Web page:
K: Yeah, I think that's kind of the old school, you know, we kind of have our picture in our heads of what a networker looks like. And it's probably maybe a bloke in a shiny suit with a massive packet of business cards in his pocket. And that's not really effective networking. Effective networking is much more about building connections, building relationships. And, you know, ideally, you're not going in with an ask in the first instance, meaning sometimes going in with the kind of thought of how can I add value to this person, or this group is a slightly better approach?
L: Yeah, that makes a lot of sense. So you're not going in with this kind of transactional mindset, you're thinking more about how you can be of service to other people?
K: Yeah. And, you know, that's mutually beneficial.
L: So how do we go about building a network like that? How do we figure out who to build connections with and where we can find them?
K: I think it's one of those things, which is possibly a weird combination of science and art, I think it is worth sitting down and thinking, Okay, what would be beneficial to me and what I'm trying to do my business? You know, for example, in your situation, are you thinking about who would I get referrals from? So marketers, marketing managers, in-house people, small business owners, you know, be thinking about those kinds of lists of people. And you'd also maybe be thinking like, well, who could I add value to? Who could I support, you know, who could benefit from some of my knowledge? And it's almost kind of creating like a bit of a list to think about it in those terms. And then, you know, just the classic marketing strategy around where do these people hang out? There are so many different ways of connecting with people. Now. I don't think you need to just think in terms of real-life networking events. A really great way to meet people is to get on programmes. There's loads of different like group coaching programmes or learning programmes or, you know, sort of like mastermind style programmes. If you go onto those kinds of programmes with 15 other people, you've automatically grown your network by that number. Even things like Facebook groups, LinkedIn pages, just starting to recognise people's names, build community, connect with each other, comment. Those are the kinds of weak ties that are really can be quite beneficial in the long term.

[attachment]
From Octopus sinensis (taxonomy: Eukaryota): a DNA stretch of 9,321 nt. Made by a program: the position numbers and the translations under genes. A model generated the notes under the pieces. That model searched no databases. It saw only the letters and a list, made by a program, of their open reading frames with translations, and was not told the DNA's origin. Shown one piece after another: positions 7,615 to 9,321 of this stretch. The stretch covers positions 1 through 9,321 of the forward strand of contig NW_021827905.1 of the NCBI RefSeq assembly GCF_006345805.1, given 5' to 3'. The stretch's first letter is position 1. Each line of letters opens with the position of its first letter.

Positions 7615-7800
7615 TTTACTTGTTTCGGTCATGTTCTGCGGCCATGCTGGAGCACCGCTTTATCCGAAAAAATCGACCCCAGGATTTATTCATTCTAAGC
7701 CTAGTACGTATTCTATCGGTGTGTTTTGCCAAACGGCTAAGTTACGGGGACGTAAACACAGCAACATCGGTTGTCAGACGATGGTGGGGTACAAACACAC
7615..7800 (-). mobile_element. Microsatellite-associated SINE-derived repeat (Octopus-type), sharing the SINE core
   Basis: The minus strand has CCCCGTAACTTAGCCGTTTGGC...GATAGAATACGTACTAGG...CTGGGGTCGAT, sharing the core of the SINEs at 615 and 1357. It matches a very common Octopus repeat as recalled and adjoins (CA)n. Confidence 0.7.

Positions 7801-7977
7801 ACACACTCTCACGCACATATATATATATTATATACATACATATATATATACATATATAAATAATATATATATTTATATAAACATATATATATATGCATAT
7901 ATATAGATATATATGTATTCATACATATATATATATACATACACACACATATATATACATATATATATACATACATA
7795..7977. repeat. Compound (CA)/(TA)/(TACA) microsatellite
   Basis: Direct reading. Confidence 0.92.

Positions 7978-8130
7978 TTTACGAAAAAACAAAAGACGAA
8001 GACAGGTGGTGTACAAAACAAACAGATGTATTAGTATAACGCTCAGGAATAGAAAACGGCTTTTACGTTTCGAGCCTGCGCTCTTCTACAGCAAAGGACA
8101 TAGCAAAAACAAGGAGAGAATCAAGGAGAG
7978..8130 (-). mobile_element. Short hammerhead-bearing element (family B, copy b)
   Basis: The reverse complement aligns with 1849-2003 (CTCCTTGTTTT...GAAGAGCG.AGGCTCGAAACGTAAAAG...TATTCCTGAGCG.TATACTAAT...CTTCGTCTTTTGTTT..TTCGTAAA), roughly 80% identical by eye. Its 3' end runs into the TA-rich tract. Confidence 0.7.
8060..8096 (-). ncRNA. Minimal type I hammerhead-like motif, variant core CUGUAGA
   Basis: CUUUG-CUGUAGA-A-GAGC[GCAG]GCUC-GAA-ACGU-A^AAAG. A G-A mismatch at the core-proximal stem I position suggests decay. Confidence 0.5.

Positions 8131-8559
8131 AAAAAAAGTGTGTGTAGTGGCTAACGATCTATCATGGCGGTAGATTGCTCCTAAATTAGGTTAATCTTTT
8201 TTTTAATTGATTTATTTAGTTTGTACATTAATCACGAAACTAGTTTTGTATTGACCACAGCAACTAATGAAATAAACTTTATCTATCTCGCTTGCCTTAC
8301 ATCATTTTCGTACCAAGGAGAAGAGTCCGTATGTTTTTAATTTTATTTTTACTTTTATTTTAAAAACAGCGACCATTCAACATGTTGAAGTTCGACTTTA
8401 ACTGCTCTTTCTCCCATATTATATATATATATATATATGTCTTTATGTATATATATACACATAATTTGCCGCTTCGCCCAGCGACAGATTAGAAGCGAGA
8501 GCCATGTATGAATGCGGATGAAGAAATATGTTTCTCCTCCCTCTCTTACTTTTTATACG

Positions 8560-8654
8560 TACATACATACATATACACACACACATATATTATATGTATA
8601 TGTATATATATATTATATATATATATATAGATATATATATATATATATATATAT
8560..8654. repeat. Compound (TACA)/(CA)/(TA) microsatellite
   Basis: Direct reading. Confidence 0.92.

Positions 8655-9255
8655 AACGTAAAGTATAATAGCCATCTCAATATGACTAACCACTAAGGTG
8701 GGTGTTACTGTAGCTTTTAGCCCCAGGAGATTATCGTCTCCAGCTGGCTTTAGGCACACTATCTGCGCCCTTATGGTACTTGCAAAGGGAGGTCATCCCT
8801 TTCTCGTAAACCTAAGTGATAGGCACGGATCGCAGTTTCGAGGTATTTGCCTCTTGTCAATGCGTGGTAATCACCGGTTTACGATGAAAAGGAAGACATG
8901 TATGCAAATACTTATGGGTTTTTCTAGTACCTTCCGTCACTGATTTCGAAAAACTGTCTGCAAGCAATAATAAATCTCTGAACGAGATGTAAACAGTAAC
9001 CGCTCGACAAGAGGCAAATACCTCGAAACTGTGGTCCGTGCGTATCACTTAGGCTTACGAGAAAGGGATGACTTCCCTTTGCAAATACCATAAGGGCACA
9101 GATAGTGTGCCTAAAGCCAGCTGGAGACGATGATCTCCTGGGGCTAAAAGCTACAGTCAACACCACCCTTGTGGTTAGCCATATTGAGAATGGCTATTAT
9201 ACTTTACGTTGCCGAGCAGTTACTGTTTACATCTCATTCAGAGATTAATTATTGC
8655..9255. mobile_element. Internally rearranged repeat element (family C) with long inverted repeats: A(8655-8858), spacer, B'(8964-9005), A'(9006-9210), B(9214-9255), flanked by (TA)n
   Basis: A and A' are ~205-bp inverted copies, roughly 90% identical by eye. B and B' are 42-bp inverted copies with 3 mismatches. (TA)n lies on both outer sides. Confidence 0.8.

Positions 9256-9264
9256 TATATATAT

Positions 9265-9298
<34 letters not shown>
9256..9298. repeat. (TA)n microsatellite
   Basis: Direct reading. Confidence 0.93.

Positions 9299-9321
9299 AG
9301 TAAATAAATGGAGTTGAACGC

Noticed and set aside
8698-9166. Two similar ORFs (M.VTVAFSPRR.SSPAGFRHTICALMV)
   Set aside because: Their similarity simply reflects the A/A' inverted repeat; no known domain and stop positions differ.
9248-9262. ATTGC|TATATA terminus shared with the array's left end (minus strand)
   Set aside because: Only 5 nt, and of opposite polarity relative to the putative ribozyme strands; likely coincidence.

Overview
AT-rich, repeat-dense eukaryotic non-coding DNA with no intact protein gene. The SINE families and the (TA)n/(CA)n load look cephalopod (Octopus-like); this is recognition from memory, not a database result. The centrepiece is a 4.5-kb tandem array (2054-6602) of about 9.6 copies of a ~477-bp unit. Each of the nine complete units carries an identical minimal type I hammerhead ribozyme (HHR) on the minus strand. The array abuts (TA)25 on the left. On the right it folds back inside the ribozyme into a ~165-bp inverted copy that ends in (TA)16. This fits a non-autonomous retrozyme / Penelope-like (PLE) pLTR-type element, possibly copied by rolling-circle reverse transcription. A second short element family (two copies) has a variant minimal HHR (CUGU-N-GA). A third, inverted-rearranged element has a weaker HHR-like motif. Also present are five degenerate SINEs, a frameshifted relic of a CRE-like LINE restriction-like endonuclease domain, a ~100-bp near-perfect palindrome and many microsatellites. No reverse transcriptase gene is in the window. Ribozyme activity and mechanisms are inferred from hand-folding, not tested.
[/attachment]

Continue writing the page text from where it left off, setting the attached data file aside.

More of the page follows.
L: Would you include social media in that? You know, obviously, the kind of paid private groups and Slack channels and things like that might be a great place to connect with people. But what about wider social media?
K: Yeah, I would. So I mean, I don't know about you. But I've done the probably slightly weird thing of just follow people on Instagram and just sort of drop them realising really interested in what you're doing, I think it's really exciting, ending up having a conversation with them. It's not about necessarily saying in the first instance, I want something from this person, or let's do something, it's just about connecting. And then always just seeing where that goes. So you know, I think it's really important to build meaningful, genuine connections, as opposed to, you know, you might meet someone you think, like, oh, they'd be really useful, but I just absolutely don't relate to them in any way, shape, or form. It is to do with connecting with people having conversations, and just seeing, seeing what happens really. And that also takes some of the fear out of it. Because you know, you can be networking, particularly if we do think of these kind of old school styles of turning up in an office. It's intimidating.